Saturday, October 31, 2009

Little Red Wagon Trivia

The classic toy wagon was designed by Antonio Pasin, who founded his company in 1918. Pasin wanted to give his wagons a modern flair, and chose the word "radio" for what was then a new form of communication, and "flyer’ for the wonder of flight—hence, "Radio Flyer."

Three of us girls went down a steep hill (actually it was the road in front of one of the girls' houses) in one of those when we were probably around 11 or 12 (who remembers?). When I decided to do it by myself, my weight wasn't enough to keep the front wheels from swerving all over the place no matter how hard I tried to control the steering with the handle. It turned over, and I skidded down the paved road long enough to have many painful abrasions. I hobbled home embarrassed about the whole thing.

Some of us in the neighborhood did foolhardy things like that as well as riding our bicycles "no hands" and standing on the seat while speeding down a driveway that had two right-angle turns in it. My knees were scar tissue after a while. Yes, my mother was home and a good mother, but that's when kids played outside all the time in the neighborhood. We all had large yards, an empty lot, and a woods behind us. We survived quite well actually.

Here's a wagon with cute puppies to help you cope with the sadness of that story.


David Dust said...

You don't see little red wagons as much as you used to. But you're right - kids don't spend hours and hours playing outside anymore, either.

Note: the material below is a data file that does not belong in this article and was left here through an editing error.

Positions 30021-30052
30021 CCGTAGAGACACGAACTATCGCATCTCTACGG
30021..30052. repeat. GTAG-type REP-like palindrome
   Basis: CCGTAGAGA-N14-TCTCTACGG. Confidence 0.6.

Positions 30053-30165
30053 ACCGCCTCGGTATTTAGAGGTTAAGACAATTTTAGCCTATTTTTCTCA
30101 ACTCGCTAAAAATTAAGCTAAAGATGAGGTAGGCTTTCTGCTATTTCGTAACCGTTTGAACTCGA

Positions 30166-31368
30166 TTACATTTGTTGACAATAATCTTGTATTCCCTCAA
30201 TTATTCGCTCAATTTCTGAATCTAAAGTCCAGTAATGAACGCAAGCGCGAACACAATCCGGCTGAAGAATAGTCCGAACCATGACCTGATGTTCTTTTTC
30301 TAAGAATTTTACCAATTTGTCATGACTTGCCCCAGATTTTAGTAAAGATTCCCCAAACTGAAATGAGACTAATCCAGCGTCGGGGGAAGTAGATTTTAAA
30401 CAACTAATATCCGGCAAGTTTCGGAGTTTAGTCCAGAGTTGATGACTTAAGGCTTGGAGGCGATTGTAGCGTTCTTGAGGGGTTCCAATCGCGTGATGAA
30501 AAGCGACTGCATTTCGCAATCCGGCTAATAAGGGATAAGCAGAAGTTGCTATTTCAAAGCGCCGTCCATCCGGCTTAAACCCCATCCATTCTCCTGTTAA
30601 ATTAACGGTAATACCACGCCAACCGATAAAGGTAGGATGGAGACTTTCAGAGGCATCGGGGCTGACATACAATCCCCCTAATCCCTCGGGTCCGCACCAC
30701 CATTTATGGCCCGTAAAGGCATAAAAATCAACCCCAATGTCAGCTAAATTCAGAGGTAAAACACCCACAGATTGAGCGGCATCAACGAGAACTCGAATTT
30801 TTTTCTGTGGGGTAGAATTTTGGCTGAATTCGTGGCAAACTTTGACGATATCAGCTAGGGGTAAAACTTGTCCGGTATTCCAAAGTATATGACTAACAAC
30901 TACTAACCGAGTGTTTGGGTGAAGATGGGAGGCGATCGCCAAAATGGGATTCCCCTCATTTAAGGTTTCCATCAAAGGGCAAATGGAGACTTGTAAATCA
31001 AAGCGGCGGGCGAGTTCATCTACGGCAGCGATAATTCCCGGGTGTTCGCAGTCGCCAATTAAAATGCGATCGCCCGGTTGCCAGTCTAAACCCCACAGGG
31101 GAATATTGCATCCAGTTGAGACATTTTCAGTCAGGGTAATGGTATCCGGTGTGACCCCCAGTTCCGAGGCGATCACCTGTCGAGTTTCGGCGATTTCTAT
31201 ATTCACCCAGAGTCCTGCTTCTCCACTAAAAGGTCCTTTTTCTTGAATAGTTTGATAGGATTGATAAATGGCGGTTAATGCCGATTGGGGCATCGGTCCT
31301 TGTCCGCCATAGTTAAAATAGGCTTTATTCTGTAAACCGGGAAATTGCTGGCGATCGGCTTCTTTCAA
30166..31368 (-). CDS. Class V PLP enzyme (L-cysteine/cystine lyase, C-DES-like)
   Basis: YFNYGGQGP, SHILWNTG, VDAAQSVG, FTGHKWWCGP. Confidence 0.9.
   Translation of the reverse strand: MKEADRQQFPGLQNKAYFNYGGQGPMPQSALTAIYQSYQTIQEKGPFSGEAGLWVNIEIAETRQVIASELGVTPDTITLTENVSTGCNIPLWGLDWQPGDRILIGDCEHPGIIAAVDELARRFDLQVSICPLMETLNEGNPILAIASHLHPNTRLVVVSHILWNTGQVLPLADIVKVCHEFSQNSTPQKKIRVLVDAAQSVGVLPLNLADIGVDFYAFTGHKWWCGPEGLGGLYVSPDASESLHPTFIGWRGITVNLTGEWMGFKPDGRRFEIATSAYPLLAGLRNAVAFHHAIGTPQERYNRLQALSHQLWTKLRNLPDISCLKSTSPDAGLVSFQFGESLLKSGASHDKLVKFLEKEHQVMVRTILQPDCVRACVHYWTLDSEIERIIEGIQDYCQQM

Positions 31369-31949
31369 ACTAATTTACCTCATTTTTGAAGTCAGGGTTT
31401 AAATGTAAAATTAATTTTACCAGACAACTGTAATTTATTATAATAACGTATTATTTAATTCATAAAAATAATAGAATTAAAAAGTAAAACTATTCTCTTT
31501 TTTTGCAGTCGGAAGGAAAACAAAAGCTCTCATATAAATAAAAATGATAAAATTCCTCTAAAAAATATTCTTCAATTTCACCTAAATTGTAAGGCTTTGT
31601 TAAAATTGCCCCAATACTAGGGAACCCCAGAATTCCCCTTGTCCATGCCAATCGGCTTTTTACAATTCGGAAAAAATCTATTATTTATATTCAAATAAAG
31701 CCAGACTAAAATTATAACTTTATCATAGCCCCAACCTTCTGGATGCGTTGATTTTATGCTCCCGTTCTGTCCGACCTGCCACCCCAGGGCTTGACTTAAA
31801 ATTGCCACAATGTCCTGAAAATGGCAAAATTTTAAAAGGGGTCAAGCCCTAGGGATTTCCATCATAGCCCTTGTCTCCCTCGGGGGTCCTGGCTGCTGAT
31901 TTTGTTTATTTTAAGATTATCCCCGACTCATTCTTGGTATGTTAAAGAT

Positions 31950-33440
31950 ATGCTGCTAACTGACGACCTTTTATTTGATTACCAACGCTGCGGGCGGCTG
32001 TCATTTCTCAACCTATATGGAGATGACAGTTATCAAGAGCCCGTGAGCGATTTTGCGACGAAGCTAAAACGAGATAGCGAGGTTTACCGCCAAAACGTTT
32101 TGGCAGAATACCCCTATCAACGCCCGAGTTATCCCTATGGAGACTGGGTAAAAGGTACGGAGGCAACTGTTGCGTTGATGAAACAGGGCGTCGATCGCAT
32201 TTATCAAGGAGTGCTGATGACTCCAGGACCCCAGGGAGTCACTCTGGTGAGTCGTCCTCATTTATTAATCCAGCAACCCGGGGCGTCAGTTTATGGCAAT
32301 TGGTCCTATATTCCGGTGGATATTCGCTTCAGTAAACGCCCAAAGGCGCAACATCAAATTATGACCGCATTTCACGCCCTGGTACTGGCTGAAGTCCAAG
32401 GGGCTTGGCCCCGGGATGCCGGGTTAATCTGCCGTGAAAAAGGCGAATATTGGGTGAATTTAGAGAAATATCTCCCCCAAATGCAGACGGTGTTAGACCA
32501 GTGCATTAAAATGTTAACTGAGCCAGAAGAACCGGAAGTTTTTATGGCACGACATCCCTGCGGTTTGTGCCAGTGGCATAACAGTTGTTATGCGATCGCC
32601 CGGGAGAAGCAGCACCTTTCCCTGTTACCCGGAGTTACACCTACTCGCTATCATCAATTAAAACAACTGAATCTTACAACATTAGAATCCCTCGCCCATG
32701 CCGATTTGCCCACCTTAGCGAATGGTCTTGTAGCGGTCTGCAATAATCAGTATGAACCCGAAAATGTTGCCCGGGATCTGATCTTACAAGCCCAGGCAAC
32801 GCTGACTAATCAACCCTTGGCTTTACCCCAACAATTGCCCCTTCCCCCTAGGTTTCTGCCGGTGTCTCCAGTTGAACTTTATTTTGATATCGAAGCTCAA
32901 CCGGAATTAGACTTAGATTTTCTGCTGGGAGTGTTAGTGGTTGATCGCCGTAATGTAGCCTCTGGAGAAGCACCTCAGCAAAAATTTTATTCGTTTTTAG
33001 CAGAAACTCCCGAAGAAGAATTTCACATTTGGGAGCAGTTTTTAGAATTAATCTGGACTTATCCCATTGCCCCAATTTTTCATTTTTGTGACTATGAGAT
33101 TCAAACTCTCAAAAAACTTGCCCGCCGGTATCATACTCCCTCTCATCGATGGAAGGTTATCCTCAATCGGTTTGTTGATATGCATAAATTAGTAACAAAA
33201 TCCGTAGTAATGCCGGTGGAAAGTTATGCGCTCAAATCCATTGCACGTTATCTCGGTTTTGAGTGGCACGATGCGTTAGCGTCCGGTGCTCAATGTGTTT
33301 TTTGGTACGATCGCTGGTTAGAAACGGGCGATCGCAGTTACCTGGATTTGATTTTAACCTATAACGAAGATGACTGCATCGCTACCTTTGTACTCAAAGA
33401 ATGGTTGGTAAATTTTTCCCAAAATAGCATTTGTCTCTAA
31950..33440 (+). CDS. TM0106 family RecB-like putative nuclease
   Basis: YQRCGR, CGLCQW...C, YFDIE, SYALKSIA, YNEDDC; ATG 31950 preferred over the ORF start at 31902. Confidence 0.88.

One ironic place that you see tons of these icons of a more innocent time is on Fire Island Pines. The notorious gay summer resort has no cars, just boardwalks between all the fabulous houses (Fire Island is nothing more than a large sandbar - hence no roads). So when the queens get off the ferry (faerie?), they put all their crap on one of the wagons at the dock, and wheel their stuff to their houses.

Oy, what those little red wagons have seen over the years... :)


Miss Ginger Grant said...

We played hard when we were kids, didn't we? And we didn't wear helmets, or knee pads, or mouth guards, or any of that other pansy shit kids were today! If we fell off our bike, we got hurt... that's just how it went! And then Momma would kiss our boo boos and they got better. That the problem with families today... no boo boos, so the kids don't get enough kisses!

frogponder said...

You gotta come out West - life is still like that. :-)

Bucko (a.k.a., Ken) said...

Ah, the innocence and stupidity of youth :o)

lelocolon said...

I have teary eyes. I am so butch tonite, but you brought me to a place that sounded and taste like home. I too have a red wagon story. 1964 chicago ill. New to the country we arrived at new years day. My first trip on an airplane. I was dressed up. only 3 years old. And my mother was so elegant. so we arrived and we meet our families and 4 days later I saw this construction going on. It was a red fucking wagon. I was asthmatic as a child, so the idea of a red
wagon was incredible it meant I can play and share the breath out side. But guess what the little wagon was for my cousin. It was not for me. I have just arrived. Imagine having to witness possibilities and not been shared with.

Joy said...

Oh, lelo, how sad. It makes me want to hug your little 3-year-old self. Bless your heart!

Beth said...

LOL Some people are appalled that I ride my bike without a helmet! I'm riding down the same country roads that I did when I was a kid...why would I need a helmet?

Joy said...

I agree!